c++ only: unary minus for 0x80000000

This question is supposedly for language-lawyers.

Suppose that signed and unsigned int are both 32 bits wide. As stated in the n3337.pdf draft, 5.3.1.8,

(-(0x80000000u)) = 0x100000000u-0x80000000u = 0x80000000u

But I can not find the answer to the question: what will be unary minus for signed 0x80000000? Is it UB, implementation defined, or ... ?

The question is mostly about run-time calculation.

Say

signed int my_minus(signed int i) { return -i;}
....
int main() {
signed int a = -0x7FFFFFFF; // a looks like 0x80000001
signed int b = a - 1;       // b looks like 0x80000000
std::cout << my_minus(b);
....
}

• Compile-time constant folding, say, -(INT_MIN)

• Compile-time calculation of constexpr (if there is a difference with compile-time constant folding).

( Please look at http://meta.stackexchange.com/questions/123713/is-splitting-a-question-a-good-practice before voting for duplicate. )

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It's helpful to link to the previous question when posting further questions on the same topic: unary minus for 0x80000000 (signed and unsigned) – Greg Hewgill Feb 28 '12 at 3:38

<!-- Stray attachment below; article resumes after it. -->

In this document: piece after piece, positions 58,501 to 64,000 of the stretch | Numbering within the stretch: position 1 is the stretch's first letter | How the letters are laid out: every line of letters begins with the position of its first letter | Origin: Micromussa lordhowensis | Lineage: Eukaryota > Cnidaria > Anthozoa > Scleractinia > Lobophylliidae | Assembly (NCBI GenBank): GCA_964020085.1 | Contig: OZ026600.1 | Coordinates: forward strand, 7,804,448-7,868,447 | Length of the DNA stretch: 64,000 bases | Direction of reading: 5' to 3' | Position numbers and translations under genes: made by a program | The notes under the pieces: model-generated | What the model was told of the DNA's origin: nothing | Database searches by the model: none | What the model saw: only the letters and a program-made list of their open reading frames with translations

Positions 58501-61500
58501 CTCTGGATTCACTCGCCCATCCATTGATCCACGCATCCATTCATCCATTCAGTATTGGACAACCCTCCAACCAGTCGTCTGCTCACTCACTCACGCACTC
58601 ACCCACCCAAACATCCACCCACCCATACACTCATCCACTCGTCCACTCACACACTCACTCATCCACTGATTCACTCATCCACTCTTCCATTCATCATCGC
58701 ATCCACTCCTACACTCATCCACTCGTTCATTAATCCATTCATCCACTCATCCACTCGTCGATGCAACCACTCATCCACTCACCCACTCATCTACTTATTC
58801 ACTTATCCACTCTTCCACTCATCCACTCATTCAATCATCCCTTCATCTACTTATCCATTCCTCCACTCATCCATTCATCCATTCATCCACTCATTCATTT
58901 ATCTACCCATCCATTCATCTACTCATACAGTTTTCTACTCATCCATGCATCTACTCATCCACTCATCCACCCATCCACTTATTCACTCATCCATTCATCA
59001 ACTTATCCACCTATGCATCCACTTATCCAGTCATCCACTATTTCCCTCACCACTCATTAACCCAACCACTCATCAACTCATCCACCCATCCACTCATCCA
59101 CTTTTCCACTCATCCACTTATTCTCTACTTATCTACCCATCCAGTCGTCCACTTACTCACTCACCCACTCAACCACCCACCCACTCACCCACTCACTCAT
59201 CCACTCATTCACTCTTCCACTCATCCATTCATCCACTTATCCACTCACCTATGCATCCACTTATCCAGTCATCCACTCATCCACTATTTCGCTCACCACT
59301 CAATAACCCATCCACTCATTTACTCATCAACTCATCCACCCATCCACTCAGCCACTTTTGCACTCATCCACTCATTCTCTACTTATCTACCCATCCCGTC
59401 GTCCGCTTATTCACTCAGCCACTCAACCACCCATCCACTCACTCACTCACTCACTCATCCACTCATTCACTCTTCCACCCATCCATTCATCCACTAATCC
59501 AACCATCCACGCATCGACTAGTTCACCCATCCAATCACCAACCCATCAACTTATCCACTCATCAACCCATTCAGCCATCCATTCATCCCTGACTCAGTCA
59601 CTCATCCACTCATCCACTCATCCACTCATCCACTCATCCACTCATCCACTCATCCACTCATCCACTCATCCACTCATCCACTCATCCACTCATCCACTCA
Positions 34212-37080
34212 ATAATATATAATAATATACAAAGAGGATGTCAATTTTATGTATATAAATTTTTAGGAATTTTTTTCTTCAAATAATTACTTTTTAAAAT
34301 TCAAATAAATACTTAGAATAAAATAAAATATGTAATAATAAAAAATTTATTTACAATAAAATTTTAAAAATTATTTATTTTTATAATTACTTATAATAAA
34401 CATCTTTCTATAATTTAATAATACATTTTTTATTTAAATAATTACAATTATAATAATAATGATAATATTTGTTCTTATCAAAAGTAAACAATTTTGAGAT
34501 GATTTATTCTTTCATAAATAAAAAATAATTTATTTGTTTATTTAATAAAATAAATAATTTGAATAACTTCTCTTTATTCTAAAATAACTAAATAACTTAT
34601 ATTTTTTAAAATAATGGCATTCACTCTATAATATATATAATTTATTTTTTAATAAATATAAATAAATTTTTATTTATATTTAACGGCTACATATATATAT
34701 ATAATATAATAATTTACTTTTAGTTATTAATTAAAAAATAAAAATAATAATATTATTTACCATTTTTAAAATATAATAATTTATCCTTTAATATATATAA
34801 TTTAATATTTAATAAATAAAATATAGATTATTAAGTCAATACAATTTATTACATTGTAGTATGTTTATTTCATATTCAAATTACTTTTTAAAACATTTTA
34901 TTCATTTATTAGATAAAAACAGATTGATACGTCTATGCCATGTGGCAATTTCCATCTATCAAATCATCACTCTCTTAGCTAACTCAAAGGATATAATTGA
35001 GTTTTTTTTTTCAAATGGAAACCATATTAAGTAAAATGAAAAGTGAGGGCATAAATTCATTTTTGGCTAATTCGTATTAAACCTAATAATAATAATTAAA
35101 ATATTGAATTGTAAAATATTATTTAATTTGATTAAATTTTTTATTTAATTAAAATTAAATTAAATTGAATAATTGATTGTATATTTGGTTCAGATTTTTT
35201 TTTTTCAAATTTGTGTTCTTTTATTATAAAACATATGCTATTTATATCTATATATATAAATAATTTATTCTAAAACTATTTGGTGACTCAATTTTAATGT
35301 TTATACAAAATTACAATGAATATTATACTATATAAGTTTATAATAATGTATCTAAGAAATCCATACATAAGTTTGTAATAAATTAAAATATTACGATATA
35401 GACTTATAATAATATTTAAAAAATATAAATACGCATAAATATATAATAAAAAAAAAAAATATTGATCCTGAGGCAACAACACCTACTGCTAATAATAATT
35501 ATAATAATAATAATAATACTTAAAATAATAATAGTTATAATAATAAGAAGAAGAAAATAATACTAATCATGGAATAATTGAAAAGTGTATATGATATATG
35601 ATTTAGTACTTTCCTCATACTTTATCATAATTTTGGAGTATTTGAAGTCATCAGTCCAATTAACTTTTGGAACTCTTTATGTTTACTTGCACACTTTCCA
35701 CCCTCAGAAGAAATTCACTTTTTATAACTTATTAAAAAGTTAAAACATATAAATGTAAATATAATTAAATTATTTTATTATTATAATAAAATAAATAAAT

@GregHewgill There is a link to meta.stackexchange.com/questions/123713/… (that is, is splitting a question a good practice?) and it contains link to my previous question. – user1123502 Feb 28 '12 at 3:45

Signed integral types obey the rules of mathematical integers without added computer bullshit. So -std::numeric_limits< signed_type >::min() is going to be undefined behavior, if the given type cannot represent the resulting number.

In a constexpr, the implementation is required to reject that expression, as anything causing undefined behavior renders a constant expression invalid, as a diagnosable rule. In this case the rule is one of the forbidden items in §5.19,

— a result that is not mathematically defined or not in the range of representable values for its type;

In constant folding, the compiler is most likely to insert the overflowed value.

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Signed integer overflow is always undefined, as far as I know. From the C++ spec section 5 Expressions, paragraph 4:

If during the evaluation of an expression, the result is not mathematically defined or not in the range of representable values for its type, the behavior is undefined. [Note: most existing implementations of C++ ignore integer overflows. Treatment of division by zero, forming a remainder using a zero divisor, and all floating point exceptions vary among machines, and is usually adjustable by a library function. —endnote]

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